Tania Small, MD, vice president, global oncology medical affairs at GSK, says her team has made many changes that contribute to the development and delivery of medicines, as well as shape the healthcare and treatment landscape. And that was part and parcel with its shift from a product-centric mindset to a patient-centric mindset in a framework they call “patient-driven science.”
A cursory glance at some of the initiatives that Small has achieved in the oncology organization includes the creation of an early innovation team that uses its knowledge and signal seeking work to accelerate and maximize the value of early assets that can be transformational to patients; broadening the reach of HCPs beyond academic centers into the communities where they practice; developing patient councils in disease areas of study to understand the patient-experience needs; creating teams to work directly with payers and population-based decision-makers; and using AI and machine learning to understand the unmet needs of patients and leverage decision-making.
Barbara Bish, PharmD, BCMAS, CRPh, director, global medical affairs, internal education at Janssen, who comes from field medical and has a background in adult education and instructional design, has seen the shift occur over the last five-plus years. “More [medical science liaisons] are being raised up internally in the organization, and in that regard, being more visible, honing those skill sets and contributing even more on a leadership level.” Those contributions depend on interpersonal skills, collaborations, and teamwork—experiences that may not be in someone’s medical training background.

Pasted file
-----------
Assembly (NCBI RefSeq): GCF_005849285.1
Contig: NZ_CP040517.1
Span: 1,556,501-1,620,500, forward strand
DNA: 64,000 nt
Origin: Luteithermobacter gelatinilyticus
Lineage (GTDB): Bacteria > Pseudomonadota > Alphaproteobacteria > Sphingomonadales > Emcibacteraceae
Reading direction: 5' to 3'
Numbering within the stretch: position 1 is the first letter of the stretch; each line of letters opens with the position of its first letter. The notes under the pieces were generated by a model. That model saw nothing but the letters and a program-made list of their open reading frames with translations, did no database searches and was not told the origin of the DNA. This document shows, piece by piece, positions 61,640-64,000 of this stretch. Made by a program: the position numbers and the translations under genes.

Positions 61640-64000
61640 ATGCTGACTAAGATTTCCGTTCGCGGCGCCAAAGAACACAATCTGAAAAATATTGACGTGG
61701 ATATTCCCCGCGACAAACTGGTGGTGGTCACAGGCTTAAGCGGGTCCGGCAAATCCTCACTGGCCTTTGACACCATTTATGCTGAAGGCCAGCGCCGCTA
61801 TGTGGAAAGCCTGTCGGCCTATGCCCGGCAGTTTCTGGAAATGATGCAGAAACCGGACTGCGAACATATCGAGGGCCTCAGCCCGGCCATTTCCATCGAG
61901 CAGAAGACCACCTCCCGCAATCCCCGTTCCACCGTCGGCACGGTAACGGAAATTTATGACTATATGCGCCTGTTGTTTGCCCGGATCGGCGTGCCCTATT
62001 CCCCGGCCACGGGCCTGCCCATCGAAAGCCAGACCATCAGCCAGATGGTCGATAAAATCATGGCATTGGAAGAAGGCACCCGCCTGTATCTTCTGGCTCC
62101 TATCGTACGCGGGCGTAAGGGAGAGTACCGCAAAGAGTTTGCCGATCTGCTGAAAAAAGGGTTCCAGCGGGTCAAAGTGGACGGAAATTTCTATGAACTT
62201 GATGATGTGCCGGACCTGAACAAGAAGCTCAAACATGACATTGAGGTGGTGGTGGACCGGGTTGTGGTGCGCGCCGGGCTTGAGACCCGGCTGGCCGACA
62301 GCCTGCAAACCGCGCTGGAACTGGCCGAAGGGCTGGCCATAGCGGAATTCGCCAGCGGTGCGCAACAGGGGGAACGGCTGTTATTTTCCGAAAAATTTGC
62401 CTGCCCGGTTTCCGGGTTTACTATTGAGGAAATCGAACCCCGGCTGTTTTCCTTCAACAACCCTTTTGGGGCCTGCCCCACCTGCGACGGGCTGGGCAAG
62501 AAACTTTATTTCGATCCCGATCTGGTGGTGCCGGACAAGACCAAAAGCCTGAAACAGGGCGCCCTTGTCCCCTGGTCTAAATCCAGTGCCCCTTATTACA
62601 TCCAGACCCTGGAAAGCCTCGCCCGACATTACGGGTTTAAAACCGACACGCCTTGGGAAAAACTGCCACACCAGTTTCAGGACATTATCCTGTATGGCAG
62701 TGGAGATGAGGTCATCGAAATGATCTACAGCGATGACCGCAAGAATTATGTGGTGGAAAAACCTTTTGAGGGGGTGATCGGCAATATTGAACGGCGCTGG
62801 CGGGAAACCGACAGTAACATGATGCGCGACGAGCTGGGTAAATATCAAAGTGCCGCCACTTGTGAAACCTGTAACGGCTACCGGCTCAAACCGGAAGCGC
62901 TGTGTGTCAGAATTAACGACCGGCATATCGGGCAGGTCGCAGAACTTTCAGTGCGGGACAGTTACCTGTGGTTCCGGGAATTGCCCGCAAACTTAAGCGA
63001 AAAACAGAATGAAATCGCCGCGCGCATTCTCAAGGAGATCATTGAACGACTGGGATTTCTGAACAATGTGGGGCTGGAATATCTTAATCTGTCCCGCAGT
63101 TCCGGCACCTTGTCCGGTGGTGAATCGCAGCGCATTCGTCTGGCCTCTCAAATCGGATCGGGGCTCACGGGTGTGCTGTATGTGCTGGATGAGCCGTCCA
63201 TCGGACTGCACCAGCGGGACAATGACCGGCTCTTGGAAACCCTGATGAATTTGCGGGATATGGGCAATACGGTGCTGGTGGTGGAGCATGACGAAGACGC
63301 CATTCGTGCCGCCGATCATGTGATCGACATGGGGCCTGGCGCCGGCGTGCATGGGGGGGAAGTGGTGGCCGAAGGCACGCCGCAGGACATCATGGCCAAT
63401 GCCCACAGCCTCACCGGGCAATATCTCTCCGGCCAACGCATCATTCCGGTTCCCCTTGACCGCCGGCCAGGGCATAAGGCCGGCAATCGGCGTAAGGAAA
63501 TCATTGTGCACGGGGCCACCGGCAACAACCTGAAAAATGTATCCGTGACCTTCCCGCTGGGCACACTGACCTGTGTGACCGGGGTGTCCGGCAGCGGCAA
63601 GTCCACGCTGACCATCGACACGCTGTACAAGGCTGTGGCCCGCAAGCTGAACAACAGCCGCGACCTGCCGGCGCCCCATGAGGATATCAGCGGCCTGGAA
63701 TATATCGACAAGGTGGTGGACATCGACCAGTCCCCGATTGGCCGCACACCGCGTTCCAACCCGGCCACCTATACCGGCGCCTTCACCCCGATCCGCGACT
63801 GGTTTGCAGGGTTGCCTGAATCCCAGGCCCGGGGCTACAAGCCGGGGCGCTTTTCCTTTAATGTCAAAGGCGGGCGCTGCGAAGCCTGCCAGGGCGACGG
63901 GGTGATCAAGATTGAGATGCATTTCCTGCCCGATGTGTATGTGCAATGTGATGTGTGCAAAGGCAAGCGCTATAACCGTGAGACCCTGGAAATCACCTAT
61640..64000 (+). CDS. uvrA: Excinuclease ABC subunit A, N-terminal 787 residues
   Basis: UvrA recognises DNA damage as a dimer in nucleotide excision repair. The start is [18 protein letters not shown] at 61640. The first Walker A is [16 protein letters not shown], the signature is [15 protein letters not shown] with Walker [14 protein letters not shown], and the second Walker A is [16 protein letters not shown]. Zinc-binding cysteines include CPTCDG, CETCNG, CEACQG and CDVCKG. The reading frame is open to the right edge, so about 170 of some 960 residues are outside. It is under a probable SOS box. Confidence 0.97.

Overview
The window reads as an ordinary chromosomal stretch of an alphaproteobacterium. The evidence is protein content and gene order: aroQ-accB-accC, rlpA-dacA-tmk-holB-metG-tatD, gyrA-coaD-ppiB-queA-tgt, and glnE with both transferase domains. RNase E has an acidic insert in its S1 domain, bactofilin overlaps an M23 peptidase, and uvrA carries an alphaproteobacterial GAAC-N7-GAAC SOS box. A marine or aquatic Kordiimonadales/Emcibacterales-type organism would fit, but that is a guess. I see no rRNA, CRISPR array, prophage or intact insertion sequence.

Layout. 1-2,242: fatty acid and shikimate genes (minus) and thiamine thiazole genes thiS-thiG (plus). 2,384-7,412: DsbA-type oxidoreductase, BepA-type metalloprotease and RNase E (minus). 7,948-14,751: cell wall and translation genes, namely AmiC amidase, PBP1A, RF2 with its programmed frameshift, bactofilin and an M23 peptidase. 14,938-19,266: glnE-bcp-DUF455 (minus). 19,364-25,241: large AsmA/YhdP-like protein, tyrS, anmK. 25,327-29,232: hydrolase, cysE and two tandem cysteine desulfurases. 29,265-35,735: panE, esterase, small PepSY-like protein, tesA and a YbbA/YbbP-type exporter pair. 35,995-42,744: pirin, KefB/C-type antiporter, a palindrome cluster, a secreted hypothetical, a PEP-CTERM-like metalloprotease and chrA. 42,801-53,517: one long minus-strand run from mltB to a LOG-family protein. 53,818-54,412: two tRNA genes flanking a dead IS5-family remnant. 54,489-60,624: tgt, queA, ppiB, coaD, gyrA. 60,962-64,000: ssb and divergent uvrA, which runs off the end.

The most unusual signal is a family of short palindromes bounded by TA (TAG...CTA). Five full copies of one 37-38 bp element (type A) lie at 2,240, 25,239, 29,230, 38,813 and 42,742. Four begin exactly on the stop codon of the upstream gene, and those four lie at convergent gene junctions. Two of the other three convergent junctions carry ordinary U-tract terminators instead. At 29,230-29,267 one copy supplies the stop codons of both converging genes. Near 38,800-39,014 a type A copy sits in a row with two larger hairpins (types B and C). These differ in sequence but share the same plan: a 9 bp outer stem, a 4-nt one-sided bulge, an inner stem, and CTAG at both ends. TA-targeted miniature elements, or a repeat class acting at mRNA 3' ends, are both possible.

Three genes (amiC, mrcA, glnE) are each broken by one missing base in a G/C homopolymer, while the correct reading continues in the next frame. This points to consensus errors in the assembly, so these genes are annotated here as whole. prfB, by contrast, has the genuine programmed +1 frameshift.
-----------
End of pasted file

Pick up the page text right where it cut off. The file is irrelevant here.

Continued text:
Small adds: “Medical leaders must now possess both clinical expertise and strong business acumen. As such, there’s a lot of upskilling and training that needs to happen. We need to make sure that our medical leaders understand healthcare policies and the impact they’re making on the future of drug development, are proficient in analyzing and leveraging data into medical planning and execution, and are skilled in precision medicine, patient selection, and companion diagnostics. We must also become exceptional communicators, leveraging technology to expand our reach and amplify our scientific voice to ensure treaters have the right information to make the optimal decision for their patients.”
Putting his global experience in perspective—given that medical affairs engages with every function internally from early development to late lifecycle management, and externally with stakeholders from bench to clinic—Ahmad believes that in addition to gross differences in regulatory requirements, legal and compliance issues are also different across regions and countries. He shares that the interpretations of the same medical activity can be different within teams sitting in the same country, and then different interpretations on the rule of external engagement, content creation, data delivery, and dissemination of scientific communication between the US, Europe, and the rest of the world. “It depends on where legal is sitting and varies based on compliance teams’ experience and exposure,” notes Ahmad, who stresses the importance of standardization of medical affairs competencies becoming increasingly critical to minimize risk and maximize effectiveness.